Have you ever had a strange feeling about a place you couldn’t immediately identify? Perhaps you felt it at that eerie abandoned plaza of a once-bustling town, or maybe you had a general sense of foreboding when you hit a particular stretch of land while walking through the sprawling acreage of a wilderness.
You can’t put your finger on it; there’s just something different about that spot. Perhaps it’s all a neurological phenomenon. Experiences such as déjà vu, for example, may simply be little more than brain quirks.
But what if you aren’t the only one to feel that way about the place? What if there are repeated reports of strange activity there?
There are several places dotting the globe where such reports have occurred, including the (in)famous Bermuda Triangle; an area surrounding the Mediterranean island of Elba, where Napoleon was first exiled; and Mount Stredohori in Czechoslovakia, where car engines tend to mysteriously drain of power along a 75-foot stretch of road.
One of the spookiest of these weird places is Mexico’s La Zona del Silecio, “Zone of Silence,” a desolate desertscape 400 miles south of El Paso, Texas, which seems to be a hot spot for strange and possibly supernatural activity. The many reports adding to this area’s mystery include:
Radio and television signals seem to disappear there, while just outside the zone, in the same desolate desert, they work fine. Francisco Sarabia, an aviator from the northern Mexican state of Coahuila, said that his radio mysteriously ceased to work while he was flying over the area during the 1930s. Decades later, Harry de la Pena, not a Mexican national, and his group found that radio waves behaved differently there.
From a base in Green River, Utah, the U.S. military launched an Athena test missile destined for the White Sands Missile Range in New Mexico. The missile mysteriously lost direction in the Zone of Silence region in Mexico and crashed there. The rocket was carrying two small containers of cobalt 57, a radioactive element. A team was sent to recover the material, as well as lots of topsoil, apparently due to possible leakage. Because of the extraordinary interest in the area, speculation includes extraterrestrial visitations.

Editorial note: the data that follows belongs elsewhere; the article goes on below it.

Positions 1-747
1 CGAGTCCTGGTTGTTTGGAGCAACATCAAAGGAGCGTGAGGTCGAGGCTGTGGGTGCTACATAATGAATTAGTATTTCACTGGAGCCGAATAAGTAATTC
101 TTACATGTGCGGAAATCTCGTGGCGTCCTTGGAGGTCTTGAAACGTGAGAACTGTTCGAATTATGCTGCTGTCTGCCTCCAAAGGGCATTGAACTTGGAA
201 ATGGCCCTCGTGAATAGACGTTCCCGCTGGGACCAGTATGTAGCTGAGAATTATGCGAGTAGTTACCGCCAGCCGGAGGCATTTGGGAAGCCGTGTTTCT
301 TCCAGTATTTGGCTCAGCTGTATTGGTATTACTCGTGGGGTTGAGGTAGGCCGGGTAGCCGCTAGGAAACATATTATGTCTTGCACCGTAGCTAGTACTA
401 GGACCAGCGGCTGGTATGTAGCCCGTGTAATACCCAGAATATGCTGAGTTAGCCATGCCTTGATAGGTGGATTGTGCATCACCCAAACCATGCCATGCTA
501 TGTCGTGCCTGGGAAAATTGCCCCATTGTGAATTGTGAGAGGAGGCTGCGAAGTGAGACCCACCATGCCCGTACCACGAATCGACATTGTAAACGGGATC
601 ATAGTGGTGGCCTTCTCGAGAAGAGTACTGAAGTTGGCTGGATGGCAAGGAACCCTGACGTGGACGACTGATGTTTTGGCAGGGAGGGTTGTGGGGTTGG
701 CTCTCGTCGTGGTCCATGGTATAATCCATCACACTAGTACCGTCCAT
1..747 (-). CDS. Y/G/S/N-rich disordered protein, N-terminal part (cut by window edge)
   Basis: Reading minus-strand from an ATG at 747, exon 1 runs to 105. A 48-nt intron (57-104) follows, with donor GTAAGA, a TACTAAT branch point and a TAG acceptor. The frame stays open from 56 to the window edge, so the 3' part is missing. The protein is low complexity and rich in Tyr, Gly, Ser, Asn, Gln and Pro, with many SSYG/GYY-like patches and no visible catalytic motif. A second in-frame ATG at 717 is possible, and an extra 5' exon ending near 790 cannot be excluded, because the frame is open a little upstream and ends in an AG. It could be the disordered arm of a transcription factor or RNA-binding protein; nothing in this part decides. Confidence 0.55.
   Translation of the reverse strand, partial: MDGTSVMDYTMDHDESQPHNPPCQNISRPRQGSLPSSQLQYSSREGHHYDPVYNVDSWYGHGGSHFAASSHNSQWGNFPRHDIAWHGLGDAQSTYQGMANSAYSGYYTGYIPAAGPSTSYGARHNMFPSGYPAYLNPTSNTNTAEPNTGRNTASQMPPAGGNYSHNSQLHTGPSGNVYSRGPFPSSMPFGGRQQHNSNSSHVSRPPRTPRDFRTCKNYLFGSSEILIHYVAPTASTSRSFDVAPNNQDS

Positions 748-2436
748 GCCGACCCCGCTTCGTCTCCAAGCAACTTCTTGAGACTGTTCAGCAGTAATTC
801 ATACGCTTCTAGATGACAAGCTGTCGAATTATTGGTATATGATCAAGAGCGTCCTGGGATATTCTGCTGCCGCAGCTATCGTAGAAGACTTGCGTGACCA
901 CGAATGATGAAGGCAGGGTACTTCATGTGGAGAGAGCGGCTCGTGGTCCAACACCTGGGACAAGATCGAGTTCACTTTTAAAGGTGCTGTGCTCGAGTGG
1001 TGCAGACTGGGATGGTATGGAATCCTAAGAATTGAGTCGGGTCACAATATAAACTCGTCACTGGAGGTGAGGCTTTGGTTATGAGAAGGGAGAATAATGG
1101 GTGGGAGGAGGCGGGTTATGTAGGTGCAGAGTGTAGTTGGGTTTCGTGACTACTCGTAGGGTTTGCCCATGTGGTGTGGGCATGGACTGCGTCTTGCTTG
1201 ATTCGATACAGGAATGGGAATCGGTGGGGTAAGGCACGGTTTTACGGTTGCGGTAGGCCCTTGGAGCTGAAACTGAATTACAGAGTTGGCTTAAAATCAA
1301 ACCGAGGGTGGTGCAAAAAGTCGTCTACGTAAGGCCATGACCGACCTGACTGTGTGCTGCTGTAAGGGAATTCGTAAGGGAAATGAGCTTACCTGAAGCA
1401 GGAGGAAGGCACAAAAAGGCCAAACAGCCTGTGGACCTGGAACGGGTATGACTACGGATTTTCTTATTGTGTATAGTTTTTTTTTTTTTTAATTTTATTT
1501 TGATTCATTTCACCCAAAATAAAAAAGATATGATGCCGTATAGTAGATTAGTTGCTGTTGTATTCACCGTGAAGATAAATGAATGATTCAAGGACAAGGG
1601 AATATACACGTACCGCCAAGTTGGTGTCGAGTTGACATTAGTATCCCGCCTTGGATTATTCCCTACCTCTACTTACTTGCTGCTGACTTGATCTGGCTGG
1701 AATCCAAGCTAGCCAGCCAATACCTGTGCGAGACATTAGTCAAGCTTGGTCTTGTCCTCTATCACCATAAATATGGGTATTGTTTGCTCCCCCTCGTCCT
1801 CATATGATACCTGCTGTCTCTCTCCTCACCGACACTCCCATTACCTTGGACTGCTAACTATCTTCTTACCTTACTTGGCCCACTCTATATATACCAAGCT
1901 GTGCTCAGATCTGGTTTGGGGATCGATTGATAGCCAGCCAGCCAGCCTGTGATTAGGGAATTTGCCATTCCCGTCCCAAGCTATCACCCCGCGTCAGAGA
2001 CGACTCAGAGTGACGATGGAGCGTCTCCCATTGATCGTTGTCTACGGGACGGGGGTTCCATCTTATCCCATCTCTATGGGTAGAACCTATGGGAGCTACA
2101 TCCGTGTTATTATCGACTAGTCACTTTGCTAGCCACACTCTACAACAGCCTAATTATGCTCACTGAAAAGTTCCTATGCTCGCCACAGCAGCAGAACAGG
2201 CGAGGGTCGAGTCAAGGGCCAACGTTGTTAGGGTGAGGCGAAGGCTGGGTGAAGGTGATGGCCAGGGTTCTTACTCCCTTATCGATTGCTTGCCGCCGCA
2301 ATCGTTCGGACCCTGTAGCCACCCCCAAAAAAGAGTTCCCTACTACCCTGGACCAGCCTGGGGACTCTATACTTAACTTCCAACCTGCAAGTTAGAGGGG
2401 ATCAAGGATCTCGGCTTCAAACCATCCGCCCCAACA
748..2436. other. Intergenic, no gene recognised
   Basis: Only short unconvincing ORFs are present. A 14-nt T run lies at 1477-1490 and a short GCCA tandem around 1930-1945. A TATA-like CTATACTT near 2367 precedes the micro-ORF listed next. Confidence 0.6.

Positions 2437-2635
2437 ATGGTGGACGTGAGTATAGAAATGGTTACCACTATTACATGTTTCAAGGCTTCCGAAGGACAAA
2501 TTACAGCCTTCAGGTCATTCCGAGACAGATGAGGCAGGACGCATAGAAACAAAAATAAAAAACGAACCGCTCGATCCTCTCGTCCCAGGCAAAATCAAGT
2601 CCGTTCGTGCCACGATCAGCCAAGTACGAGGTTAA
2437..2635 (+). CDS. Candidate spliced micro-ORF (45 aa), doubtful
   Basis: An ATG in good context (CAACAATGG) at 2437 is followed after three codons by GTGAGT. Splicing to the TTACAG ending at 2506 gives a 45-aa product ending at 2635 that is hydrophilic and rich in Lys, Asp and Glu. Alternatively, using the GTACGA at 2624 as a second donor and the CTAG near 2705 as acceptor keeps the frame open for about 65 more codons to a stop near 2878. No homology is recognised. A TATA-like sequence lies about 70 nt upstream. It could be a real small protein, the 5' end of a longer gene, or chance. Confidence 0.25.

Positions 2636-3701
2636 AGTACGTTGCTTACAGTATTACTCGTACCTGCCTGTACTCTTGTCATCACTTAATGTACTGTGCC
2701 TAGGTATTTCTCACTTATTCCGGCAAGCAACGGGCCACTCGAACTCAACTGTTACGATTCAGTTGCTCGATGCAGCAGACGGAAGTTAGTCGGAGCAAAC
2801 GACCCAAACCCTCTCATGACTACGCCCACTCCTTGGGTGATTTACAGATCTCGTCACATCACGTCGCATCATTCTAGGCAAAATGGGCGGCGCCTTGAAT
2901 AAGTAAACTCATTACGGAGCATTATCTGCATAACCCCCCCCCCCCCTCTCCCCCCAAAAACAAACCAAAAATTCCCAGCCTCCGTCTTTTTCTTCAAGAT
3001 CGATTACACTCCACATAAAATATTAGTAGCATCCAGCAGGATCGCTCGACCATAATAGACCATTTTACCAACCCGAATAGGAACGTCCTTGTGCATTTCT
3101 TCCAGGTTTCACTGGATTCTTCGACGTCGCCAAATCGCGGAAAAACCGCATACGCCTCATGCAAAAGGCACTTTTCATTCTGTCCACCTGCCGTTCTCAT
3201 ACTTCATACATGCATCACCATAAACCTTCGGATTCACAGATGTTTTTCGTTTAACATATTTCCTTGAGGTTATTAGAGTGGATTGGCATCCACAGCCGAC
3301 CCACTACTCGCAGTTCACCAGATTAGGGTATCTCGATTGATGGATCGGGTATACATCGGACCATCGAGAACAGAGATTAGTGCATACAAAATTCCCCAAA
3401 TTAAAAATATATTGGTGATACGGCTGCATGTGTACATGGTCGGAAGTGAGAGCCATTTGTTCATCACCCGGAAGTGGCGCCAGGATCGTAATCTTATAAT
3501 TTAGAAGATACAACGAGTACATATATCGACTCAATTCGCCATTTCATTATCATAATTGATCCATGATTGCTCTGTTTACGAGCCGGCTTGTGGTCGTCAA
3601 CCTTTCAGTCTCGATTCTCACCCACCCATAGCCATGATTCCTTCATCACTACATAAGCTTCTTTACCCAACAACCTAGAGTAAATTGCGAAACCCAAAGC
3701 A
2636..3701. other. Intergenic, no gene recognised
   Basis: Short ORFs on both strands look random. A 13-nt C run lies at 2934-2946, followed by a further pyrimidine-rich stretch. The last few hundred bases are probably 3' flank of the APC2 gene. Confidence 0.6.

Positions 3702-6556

Strange dwellers have been reported to exist in the region. Many who were exploring, passing through or studying the area for scientific purposes have reported beings who were very tall and fair in complexion, with a Nordic quality, and genial in personality. I couldn’t help but be reminded of Walter Tevis’ “The Man Who Fell to Earth.” (I really have to write about that classic sci-fi novel soon!) Other travelers have reported seeing very small humanlike dwellers, said to be wearing helmets.
Many crossing the region report a variety of strange lights or
fireballs maneuvering at night, changing colors, hanging motionless and then
taking off at great speed. Also there seem to be very, very ancient ruins, which archeologists have had trouble dating. Some have called the site the “Mexican Stonehenge.” A meteorite crashed near the area in the 1950s. Researcher Luis Maeda Villalobos concluded that the meteorite contains “material as old as the universe.”
So, what do all these reports add up to? How much is overblown hype, or coincidence; and what are the signs of something truly profound and beyond our current understanding?
Perhaps those strange, tingling intuitions about a place are more than just brain quirks; perhaps we are indeed picking up on something mysterious. The best advice in thinking about and studying strange phenomena, as usual, is to keep an open mind.